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Call me paranoid, but I swear I’m getting stupider by the day. In the past month, I’ve started two ‘serious’ novels (Winifred Holtby’s The Crowded Streets and Doris Lessing’s The Golden Notebook), only to enjoy them but find my attention wandering after the second chapter. In contrast, I can pick up something more lightweight – one of the historical mysteries that appears to be my literary crack right now, or a collection of fun, zany essays like Laurie Naturo’s The Idiot Girls’ Action-Adventure Club) and breeze through it. I know my problem – it’s that I don’t actually have a problem. Naturo is a fabulous essayist, and writers like Deanna Raybourn and Tasha Alexander hit the same literary kinks – plucky Victorian women solving mysteries and fighting the patriarchy, with a dash of UST – that my favourite writer Wilkie Collins does. But I can’t shake off the nagging voice of my inner elitist (hint: she sounds a lot like my mother).

Why do we do this? Is the guilt factor of reading something a little trashy when we have bookshelves overflowing with Auster and Austen and nearly every book Virago have ever put out somehow greater than if we exist on chick-lit with only the occasional foray into the classics? For someone with a self-confessed addiction to the printed word, I will read anything in front of me provided it isn’t porn or the sports section. Even then, if I’m on the tube and my iPod battery is dead, I’m prepared to compromise (hey, I went to a football game once. And I stopped calling half-time ‘the interval’ when someone corrected me).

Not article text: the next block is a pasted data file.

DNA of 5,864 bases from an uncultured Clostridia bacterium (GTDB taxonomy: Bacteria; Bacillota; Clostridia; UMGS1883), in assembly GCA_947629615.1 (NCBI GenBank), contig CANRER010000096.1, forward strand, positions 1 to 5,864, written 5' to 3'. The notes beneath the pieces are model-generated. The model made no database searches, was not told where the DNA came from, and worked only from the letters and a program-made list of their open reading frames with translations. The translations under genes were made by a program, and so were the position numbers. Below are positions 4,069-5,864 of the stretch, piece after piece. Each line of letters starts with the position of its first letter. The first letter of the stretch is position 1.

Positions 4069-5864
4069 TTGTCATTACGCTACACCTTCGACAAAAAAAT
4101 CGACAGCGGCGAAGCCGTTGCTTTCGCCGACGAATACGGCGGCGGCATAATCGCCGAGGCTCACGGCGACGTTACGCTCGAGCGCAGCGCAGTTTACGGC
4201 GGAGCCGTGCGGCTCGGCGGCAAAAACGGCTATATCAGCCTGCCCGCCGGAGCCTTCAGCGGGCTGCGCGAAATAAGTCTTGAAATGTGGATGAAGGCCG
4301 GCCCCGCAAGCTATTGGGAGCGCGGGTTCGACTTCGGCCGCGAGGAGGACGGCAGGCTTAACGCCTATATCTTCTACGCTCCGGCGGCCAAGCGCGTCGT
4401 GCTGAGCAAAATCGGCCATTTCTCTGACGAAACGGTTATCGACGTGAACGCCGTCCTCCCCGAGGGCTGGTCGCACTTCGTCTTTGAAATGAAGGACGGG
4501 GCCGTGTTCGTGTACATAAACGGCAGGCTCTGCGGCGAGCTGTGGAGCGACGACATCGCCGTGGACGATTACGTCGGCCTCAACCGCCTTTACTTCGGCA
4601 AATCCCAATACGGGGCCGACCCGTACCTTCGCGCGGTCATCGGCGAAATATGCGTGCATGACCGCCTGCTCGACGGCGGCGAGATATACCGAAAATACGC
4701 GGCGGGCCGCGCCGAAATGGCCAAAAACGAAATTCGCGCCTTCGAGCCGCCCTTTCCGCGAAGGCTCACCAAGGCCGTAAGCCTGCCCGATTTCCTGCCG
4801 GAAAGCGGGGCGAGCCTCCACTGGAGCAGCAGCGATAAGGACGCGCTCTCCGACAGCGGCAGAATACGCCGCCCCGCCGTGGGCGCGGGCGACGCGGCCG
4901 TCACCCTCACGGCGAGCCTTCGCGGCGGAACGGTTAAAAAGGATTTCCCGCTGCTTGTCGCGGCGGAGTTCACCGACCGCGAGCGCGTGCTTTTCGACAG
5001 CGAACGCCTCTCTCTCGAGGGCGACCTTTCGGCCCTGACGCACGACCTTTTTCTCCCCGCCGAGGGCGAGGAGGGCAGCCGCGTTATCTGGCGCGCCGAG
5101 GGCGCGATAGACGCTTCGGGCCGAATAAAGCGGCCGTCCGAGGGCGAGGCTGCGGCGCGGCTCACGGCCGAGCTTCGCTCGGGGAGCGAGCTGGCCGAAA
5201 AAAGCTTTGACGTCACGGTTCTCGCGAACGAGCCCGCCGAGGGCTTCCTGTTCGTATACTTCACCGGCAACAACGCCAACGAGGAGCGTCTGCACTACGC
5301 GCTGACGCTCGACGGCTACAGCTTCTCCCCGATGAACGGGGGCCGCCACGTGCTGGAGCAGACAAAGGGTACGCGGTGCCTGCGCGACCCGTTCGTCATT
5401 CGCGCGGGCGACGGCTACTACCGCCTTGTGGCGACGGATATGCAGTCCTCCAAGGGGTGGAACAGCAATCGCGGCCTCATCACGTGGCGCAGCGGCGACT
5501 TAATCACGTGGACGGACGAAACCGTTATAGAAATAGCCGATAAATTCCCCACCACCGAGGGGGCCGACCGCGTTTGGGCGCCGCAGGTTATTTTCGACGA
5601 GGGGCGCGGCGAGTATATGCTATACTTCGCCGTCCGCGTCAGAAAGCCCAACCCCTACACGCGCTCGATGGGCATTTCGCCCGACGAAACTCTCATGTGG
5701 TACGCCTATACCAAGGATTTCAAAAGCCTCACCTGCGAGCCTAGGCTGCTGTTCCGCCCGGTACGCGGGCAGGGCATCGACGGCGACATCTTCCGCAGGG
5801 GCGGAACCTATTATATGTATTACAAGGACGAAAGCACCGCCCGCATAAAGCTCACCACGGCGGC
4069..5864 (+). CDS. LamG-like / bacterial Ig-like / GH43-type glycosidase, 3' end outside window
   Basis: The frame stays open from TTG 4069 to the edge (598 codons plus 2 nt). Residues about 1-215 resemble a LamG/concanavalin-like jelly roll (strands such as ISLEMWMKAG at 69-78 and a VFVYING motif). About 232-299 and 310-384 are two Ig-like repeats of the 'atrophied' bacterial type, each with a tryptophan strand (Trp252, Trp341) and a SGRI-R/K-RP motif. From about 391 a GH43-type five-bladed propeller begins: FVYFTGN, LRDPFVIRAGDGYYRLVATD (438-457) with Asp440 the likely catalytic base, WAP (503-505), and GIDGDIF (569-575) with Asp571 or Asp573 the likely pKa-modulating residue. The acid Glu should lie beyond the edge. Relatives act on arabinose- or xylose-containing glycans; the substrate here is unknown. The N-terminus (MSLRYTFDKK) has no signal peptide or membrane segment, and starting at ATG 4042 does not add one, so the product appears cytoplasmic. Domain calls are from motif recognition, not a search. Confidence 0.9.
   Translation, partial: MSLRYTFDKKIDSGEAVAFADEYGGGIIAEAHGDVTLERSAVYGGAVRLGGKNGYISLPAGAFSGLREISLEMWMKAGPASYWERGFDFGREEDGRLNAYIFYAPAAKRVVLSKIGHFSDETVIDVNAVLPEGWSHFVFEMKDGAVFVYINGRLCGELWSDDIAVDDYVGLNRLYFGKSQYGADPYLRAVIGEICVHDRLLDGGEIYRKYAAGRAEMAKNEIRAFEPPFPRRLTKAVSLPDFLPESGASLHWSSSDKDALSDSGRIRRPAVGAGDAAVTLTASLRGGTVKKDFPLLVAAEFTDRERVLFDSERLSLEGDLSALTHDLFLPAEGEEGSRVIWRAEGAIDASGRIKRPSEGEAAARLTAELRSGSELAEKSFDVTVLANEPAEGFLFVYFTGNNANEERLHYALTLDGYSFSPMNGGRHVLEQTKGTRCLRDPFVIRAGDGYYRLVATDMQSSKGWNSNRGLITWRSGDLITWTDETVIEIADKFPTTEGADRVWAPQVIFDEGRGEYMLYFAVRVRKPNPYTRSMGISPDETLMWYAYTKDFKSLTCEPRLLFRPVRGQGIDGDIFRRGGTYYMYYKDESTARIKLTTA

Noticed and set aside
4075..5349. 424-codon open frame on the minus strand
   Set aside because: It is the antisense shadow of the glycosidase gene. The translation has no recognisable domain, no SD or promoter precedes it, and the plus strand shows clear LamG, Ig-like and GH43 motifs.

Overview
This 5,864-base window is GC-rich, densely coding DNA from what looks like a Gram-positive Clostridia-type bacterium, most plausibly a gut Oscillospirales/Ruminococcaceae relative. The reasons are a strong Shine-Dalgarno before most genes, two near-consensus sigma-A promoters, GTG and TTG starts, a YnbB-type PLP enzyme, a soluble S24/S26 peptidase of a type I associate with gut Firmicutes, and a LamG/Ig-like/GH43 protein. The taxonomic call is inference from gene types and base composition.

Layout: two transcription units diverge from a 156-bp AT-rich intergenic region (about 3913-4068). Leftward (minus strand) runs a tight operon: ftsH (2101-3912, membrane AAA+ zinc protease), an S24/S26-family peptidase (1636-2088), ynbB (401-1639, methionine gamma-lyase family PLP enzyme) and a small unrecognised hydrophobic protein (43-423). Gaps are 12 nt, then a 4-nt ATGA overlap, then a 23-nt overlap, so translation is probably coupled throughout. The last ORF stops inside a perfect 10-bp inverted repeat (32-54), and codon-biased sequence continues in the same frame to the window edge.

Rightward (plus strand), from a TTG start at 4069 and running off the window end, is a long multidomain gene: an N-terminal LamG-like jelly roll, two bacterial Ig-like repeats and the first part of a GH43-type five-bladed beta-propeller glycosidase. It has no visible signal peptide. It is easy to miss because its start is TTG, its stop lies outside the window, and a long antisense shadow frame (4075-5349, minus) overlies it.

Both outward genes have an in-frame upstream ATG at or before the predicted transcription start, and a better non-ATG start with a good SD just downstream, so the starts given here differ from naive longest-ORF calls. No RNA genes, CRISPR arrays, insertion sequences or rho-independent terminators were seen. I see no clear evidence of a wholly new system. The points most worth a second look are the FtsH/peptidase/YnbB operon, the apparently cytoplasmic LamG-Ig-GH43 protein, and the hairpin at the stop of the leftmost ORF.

So do I indulge my guilty pleasures?  I cant just go cold turkey, not when there are at least ten more Amelia Peabody novels that I havent read. But then, there are hundreds of books in the world that Im dying to read, and I only have a limited amount of time and funds. Ive been saying Ill read Wide Sargasso Sea since I was nine, and that was fifteen years ago. What have I read in those fifteen years? Collins, the Brontes, Gaskell, Woolf, Sweet Valley High, the Gossip Girl books because they were in the second-hand bookshop and very cheap and I was bored. If I hadnt picked up those last two, I could have read every word Jean Rhys has ever written. I could have done – but that doesn’t mean I would have.  Think of all the junk I might have read instead. Maybe indulging my literary sweet tooth once in a while isn’t so bad.

So I’m opening this one up to the floor: light reading – guilty pleasure, or just a pleasure? Answers on a postcard (or in my comments) please.

 

But I’m not. I’m reading The Devil Wears Prada.

So, in accordance with the ‘5th line on page 123’ meme, here is the fifth line on page 123 of Lauren Weisberger’s The Devil Wears Prada, Harper Collins UK edition, 2003:

“Bye!” I trilled, a giant fake smile plastered on my face.

Oh yeah. I am, like, hardcore literary.